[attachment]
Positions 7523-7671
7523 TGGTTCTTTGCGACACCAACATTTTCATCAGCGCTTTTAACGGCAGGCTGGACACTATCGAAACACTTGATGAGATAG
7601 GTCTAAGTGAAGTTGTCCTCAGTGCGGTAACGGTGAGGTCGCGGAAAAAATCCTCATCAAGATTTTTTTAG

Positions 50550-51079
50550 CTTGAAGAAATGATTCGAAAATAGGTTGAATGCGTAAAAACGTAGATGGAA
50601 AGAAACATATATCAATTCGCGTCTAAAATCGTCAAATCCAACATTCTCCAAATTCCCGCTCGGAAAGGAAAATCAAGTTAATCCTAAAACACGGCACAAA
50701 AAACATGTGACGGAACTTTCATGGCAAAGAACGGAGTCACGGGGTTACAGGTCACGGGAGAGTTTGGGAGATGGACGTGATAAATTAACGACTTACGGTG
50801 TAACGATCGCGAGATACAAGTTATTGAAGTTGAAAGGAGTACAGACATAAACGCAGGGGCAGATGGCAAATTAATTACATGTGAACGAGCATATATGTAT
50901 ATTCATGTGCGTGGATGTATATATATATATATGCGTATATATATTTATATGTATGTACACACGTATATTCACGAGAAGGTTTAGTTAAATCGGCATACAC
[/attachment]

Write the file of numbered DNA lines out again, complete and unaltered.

Positions 7523-7671
7523 TGGTTCTTTGCGACACCAACATTTTCATCAGCGCTTTTAACGGCAGGCTGGACACTATCGAAACACTTGATGAGATAG
7601 GTCTAAGTGAAGTTGTCCTCAGTGCGGTAACGGTGAGGTCGCGGAAAAAATCCTCATCAAGATTTTTTTAG

Positions 50550-51079
50550 CTTGAAGAAATGATTCGAAAATAGGTTGAATGCGTAAAAACGTAGATGGAA
50601 AGAAACATATATCAATTCGCGTCTAAAATCGTCAAATCCAACATTCTCCAAATTCCCGCTCGGAAAGGAAAATCAAGTTAATCCTAAAACACGGCACAAA
50701 AAACATGTGACGGAACTTTCATGGCAAAGAACGGAGTCACGGGGTTACAGGTCACGGGAGAGTTTGGGAGATGGACGTGATAAATTAACGACTTACGGTG
50801 TAACGATCGCGAGATACAAGTTATTGAAGTTGAAAGGAGTACAGACATAAACGCAGGGGCAGATGGCAAATTAATTACATGTGAACGAGCATATATGTAT
50901 ATTCATGTGCGTGGATGTATATATATATATATGCGTATATATATTTATATGTATGTACACACGTATATTCACGAGAAGGTTTAGTTAAATCGGCATACAC